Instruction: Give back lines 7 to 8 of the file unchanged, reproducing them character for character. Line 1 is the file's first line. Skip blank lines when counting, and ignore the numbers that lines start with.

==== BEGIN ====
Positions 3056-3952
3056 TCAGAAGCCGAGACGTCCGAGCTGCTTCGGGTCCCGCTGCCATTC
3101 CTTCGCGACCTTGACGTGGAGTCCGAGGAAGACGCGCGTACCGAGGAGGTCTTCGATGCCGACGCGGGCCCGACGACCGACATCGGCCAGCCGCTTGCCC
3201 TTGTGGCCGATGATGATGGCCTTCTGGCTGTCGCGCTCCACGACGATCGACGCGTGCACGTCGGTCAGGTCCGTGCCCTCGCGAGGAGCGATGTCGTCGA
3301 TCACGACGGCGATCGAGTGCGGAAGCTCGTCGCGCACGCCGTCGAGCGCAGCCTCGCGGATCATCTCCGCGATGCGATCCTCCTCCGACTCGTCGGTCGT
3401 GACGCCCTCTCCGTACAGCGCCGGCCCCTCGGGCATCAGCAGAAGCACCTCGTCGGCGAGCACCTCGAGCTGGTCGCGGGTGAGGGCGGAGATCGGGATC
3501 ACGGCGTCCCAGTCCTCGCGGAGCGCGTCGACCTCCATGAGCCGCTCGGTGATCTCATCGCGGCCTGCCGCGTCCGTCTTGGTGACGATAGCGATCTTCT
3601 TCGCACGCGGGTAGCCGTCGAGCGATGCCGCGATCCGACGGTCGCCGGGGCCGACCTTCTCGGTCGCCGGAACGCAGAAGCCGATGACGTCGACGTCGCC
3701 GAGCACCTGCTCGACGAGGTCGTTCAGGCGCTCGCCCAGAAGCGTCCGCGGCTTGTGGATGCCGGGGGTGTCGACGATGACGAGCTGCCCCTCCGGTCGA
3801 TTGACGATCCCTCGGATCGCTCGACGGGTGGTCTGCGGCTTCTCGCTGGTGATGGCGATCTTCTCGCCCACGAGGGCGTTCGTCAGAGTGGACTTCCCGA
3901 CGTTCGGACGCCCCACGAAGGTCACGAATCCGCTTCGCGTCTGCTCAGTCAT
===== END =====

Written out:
3501 ACGGCGTCCCAGTCCTCGCGGAGCGCGTCGACCTCCATGAGCCGCTCGGTGATCTCATCGCGGCCTGCCGCGTCCGTCTTGGTGACGATAGCGATCTTCT
3601 TCGCACGCGGGTAGCCGTCGAGCGATGCCGCGATCCGACGGTCGCCGGGGCCGACCTTCTCGGTCGCCGGAACGCAGAAGCCGATGACGTCGACGTCGCC